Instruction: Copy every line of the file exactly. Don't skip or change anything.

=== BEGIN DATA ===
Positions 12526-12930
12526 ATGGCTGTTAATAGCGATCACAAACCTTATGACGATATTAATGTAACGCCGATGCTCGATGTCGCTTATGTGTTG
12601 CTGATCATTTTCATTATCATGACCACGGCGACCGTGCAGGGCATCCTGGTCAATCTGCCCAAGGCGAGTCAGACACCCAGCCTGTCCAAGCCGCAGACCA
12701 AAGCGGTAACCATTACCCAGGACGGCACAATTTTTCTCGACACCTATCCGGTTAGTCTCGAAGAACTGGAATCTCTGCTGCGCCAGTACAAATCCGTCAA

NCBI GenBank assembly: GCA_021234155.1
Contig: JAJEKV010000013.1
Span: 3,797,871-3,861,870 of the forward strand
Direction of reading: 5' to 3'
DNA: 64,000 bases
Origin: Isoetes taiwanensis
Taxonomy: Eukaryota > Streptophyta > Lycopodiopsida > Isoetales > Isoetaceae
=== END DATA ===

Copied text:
Positions 12526-12930
12526 ATGGCTGTTAATAGCGATCACAAACCTTATGACGATATTAATGTAACGCCGATGCTCGATGTCGCTTATGTGTTG
12601 CTGATCATTTTCATTATCATGACCACGGCGACCGTGCAGGGCATCCTGGTCAATCTGCCCAAGGCGAGTCAGACACCCAGCCTGTCCAAGCCGCAGACCA
12701 AAGCGGTAACCATTACCCAGGACGGCACAATTTTTCTCGACACCTATCCGGTTAGTCTCGAAGAACTGGAATCTCTGCTGCGCCAGTACAAATCCGTCAA

NCBI GenBank assembly: GCA_021234155.1
Contig: JAJEKV010000013.1
Span: 3,797,871-3,861,870 of the forward strand
Direction of reading: 5' to 3'
DNA: 64,000 bases
Origin: Isoetes taiwanensis
Taxonomy: Eukaryota > Streptophyta > Lycopodiopsida > Isoetales > Isoetaceae